I wanted to share the poster that I created for the American Geophysical Union’s Fall 2013 scientific conference.
The star of my poster is a mineral called olivine. Olivine is one of my very favorite minerals for many reasons. One, it is quite pretty, very common, and easy to identify. (The gem quality version of olivine is known as peridot, or August’s birthstone.) Secondly, it is a relatively simple mineral to understand chemically, and it can tell us a lot about the conditions under which it formed.Basaltic lava, such as that erupted from Auckland and Hawai’ian volcanoes, contains a lot of this ‘olive-green’ coloured mineral–there are even green sand beaches made of mostly olivine!
If you look at any lava around Auckland, you will usually be able to pick out a few green specks. If you do, you have just identified olivine! This olivine most likely crystallized in the magma or lava as it cooled. We call those crystals phenocrysts.
With my research, I’m looking at the chemistry of many olivine crystals. Some are phenocrysts that crystallized and grew in the magma. Then there are the more interesting ones. They look different and their chemistry doesn’t match the phenocrysts. We think these exotic crystals formed deep in the Earth or are pieces of old crust that were broken off and carried up from the depths of the Earth by the magma. These olivines, called xenocrysts, erupted onto the surface with the lava for us to find.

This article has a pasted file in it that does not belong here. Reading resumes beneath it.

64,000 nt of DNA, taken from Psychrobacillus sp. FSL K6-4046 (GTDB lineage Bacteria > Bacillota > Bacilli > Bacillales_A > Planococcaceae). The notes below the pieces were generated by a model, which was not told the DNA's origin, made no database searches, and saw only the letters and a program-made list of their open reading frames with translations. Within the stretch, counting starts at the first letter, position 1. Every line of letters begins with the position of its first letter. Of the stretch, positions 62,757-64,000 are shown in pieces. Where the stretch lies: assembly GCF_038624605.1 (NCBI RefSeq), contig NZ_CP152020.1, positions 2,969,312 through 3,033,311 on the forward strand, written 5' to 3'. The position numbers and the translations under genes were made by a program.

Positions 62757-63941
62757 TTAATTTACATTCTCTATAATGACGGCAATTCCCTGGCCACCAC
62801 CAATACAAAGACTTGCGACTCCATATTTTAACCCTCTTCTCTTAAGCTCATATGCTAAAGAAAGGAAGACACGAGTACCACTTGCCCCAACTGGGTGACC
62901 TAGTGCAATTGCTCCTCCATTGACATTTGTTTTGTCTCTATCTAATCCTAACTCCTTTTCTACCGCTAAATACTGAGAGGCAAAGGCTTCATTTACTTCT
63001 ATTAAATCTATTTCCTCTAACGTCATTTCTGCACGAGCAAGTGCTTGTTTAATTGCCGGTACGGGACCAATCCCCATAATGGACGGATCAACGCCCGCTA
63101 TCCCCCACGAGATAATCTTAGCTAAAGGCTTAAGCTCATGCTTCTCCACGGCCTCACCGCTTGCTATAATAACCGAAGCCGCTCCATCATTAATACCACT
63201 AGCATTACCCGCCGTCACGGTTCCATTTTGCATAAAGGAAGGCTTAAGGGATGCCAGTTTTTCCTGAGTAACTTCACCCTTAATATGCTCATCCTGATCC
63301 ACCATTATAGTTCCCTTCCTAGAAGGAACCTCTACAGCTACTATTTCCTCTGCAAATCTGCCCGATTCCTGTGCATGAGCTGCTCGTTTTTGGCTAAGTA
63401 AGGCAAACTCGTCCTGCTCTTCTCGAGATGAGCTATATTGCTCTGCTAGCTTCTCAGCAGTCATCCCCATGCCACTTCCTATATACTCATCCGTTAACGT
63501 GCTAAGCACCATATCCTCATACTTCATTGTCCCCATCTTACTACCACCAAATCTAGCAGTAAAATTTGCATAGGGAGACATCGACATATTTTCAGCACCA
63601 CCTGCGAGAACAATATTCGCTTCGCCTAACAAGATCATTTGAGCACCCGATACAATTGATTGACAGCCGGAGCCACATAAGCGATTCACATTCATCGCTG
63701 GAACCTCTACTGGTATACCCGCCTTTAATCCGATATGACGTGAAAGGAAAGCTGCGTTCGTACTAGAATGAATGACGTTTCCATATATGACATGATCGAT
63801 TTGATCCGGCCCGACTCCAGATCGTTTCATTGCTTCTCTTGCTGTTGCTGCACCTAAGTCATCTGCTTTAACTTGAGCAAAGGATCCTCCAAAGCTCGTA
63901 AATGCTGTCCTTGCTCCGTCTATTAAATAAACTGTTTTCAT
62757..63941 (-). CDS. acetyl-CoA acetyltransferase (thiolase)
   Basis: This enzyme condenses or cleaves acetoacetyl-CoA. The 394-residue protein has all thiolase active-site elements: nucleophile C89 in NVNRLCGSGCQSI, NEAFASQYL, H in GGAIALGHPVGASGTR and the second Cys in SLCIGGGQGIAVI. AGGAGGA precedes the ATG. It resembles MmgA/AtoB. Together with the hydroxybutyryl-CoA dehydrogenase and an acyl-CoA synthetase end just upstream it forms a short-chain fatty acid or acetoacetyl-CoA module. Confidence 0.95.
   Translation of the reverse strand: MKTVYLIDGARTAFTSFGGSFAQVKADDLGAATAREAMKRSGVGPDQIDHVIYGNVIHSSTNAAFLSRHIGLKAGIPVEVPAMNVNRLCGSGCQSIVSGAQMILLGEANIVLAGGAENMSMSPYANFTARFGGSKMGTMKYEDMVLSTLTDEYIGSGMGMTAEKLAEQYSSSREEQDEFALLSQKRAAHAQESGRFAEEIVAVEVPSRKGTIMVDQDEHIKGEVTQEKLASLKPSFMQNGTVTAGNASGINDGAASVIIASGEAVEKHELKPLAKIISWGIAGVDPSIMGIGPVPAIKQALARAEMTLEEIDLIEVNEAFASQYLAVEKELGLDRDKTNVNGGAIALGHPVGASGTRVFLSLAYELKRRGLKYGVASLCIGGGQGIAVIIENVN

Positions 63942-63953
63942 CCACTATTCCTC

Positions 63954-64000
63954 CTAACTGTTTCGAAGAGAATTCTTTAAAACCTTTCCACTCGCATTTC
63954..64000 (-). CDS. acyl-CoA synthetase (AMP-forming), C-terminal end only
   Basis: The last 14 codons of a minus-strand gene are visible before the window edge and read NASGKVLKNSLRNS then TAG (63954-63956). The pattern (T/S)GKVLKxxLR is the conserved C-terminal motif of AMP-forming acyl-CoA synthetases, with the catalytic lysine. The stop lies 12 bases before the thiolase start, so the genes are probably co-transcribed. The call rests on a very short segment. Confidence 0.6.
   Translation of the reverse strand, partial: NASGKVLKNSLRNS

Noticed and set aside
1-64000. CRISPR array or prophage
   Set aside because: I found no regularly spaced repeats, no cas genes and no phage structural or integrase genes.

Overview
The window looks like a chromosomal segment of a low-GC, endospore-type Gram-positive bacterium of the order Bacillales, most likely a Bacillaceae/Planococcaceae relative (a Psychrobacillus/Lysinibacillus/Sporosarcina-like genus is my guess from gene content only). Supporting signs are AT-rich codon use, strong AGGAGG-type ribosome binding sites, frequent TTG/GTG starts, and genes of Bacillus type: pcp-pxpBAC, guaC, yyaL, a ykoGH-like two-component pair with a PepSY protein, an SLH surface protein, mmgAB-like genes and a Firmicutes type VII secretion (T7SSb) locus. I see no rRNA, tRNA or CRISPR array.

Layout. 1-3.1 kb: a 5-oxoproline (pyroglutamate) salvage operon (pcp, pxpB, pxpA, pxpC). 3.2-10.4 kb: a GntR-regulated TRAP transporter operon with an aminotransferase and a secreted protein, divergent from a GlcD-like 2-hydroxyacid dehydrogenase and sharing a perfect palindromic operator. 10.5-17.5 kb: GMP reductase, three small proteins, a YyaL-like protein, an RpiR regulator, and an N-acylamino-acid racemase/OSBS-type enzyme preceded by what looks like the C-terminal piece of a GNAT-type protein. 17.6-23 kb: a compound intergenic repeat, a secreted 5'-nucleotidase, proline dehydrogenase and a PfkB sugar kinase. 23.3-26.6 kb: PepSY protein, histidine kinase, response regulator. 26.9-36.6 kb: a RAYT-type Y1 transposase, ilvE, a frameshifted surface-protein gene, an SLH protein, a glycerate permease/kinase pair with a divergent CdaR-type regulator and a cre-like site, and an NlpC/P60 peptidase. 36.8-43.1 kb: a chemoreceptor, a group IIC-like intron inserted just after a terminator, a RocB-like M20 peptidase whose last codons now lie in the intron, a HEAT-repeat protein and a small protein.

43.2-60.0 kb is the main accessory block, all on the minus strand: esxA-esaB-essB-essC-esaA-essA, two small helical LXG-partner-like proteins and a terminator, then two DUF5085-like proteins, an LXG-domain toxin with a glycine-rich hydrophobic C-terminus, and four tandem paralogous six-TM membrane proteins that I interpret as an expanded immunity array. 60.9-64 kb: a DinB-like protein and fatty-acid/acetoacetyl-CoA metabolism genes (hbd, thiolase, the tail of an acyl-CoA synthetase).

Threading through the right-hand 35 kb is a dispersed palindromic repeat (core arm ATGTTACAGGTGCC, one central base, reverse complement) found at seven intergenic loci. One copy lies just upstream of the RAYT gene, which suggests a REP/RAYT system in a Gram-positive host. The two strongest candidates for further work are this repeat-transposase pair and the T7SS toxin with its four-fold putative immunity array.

I have done some preliminary chemical analyses on these olivines to see what we can find out. I found little inclusions of other minerals in them. These inclusions may offer some clues about how deep the olivines lived, and what conditions they endured, before they were snatched away from their home and taken on a ride to the Earth’s surface in Auckland! The hope is that we can do some more studies on these minerals to try to figure out how fast magma rises in Auckland, and maybe learn a little bit about the rocks underneath Auckland, as the magma travels through all that to get to us.